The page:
We are very happy to report that we launched our new website! After a whole year in the making, we have done enough work that it is ready for the public. Budgetary restrictions have been a long time issue for us, especially for departments outside of Animal Care. However, with the pro-bono work Felipe Gonzales provided, along with the help of longtime staff member, Georgia Cougar, and volunteers, Madeline Harrington and Paul Koch, we finally have this beautiful website for all to see. We felt that in today’s internet driven world we needed to step up the professionalism and quality of our website as its typically the first thing people see before visiting WSWS. We are entirely grateful for everyone’s help on this important, long overdue task! Although the new website is live, please be aware that we are still working behind the scenes to flush out broken links and unfinished pages. We expect the management of the website will be a full time job! Check it out here!
We love interacting with the public through our educational programs, standard tours and specialty encounters. Specialty encounters are intimate, onsite experiences with one or several of our social rescues. Specialty encounters have been available for years but are not always easy to provide because it requires significant training to become a Qualified Animal Handler, and animals that actually want to interact with the public are few and far between. Since our Wolf Ambassadors are over 11 years old, we are taking steps to alleviate their workload. Although we have always left it up to the animal to decide if they’d like to do an encounter or presentation, we felt it best to provide other opportunities to our guests. We are now offering Education Presentations that will include three different species: the Australian dingo, the New Guinea singing dog and wolf OR a wolfdog. These presentations will be hands-off and we have been preparing an area of our compound for the sole purpose of the presentations.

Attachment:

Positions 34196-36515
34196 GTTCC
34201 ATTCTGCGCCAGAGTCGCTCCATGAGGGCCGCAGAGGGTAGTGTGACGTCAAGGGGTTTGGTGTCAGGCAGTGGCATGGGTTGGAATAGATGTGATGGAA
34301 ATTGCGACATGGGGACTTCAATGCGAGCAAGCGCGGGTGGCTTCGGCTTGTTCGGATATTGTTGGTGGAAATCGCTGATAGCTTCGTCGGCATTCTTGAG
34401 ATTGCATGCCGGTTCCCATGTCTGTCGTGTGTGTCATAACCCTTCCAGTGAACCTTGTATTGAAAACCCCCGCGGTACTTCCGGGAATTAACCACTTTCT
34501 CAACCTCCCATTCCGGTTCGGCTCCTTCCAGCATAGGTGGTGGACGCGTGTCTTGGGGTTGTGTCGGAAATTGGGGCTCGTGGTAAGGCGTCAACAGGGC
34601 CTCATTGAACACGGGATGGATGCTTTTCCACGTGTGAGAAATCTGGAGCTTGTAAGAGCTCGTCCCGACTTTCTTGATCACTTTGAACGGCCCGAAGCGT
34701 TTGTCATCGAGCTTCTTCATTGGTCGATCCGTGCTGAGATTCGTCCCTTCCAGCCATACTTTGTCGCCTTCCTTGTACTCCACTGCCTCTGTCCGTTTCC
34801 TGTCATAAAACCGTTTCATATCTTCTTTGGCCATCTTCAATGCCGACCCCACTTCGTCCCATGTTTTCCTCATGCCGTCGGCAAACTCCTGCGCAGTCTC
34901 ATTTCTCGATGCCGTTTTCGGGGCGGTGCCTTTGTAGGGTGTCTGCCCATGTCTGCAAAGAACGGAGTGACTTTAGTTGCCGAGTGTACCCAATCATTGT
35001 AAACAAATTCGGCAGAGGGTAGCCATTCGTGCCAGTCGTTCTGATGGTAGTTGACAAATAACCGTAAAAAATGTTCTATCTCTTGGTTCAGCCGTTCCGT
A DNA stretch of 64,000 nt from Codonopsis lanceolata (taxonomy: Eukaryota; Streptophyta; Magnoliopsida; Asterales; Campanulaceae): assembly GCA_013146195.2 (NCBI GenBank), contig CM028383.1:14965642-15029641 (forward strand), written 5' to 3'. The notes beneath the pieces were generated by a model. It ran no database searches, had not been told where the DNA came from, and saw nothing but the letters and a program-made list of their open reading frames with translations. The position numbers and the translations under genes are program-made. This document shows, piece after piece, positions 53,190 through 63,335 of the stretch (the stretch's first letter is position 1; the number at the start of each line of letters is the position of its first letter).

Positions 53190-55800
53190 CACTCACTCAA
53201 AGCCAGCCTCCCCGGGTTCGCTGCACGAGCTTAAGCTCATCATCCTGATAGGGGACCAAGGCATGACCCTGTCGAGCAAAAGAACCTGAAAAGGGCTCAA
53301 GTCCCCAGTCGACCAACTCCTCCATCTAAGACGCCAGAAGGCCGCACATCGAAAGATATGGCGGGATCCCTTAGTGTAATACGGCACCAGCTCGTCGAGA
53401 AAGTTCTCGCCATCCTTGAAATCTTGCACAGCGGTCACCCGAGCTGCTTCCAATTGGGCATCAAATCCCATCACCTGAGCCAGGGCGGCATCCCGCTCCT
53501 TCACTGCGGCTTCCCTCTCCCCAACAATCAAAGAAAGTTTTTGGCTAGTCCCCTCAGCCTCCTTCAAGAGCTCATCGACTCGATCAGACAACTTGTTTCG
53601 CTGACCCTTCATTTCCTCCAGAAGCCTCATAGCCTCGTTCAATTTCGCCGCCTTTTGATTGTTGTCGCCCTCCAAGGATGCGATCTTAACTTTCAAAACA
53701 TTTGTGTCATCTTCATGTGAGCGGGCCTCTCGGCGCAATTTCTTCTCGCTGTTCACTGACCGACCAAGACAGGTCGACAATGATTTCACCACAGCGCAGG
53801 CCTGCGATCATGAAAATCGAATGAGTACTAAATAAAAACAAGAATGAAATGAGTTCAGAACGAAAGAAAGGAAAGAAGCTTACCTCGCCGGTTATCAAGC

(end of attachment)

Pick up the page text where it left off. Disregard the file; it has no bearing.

These presentations will also allow us to educate multiple families in one day as we are leaving these opportunities open for 20 slots to be filled on Fridays and Saturdays. We are now providing the opportunity for guests to meet a dingo or a singing dog with our Singer/Dingo Encounters! Most of our dingoes and singers are social critters and love to meet people – therefore these encounters will be hands-on. We will still continue to offer Feeding Tours, Photo Tours (hands-off), K9 Encounters (hands-on) and Wolf Walks, however Wolf Walks may be done with a wolf OR a wolfdog, and we will NOT guarantee interactions. Along with these changes, we have also made some adjustments to scheduling formats. For more information, please give us a call or visit our website! At the moment, we are not scheduling off-site Education Programs. We are working toward programs that will no longer need the presence of a live wolf; however, this will be flushed out before the end of the year.
Director, Leyton, and volunteer, Steve, helped a coyote in January. Remington, the coyote from Georgia, was found in a family’s garden. They believed he was no more than two days old as his umbilical cord was still intact and his eyes were still closed. They also saw that the poor pup had several puncture wounds and that his tail had been chewed on by an animal. It can only be speculated that he was taken from his den/birth site by an animal, and for some reason, the animal wasn’t able to finish the job. Thankfully, the family took him into their home, believing him to be a dog. Within a few weeks, they quickly realized that he was in fact a coyote! Remington lived with this family for about two years, but they knew they couldn’t keep him forever as it’s illegal to own a coyote in the state of GA. They decided to find him a permanent and safe home and sought out help for placement. Having our hands full with our own coyotes and not having an extra space for a new one, we could not take him in, but we offered our assistance with transportation once we learned that placement had been found in Arizona. Leyton and Steve drove to Georgia to pick up Remington and drove him out to AZ where he now happily resides!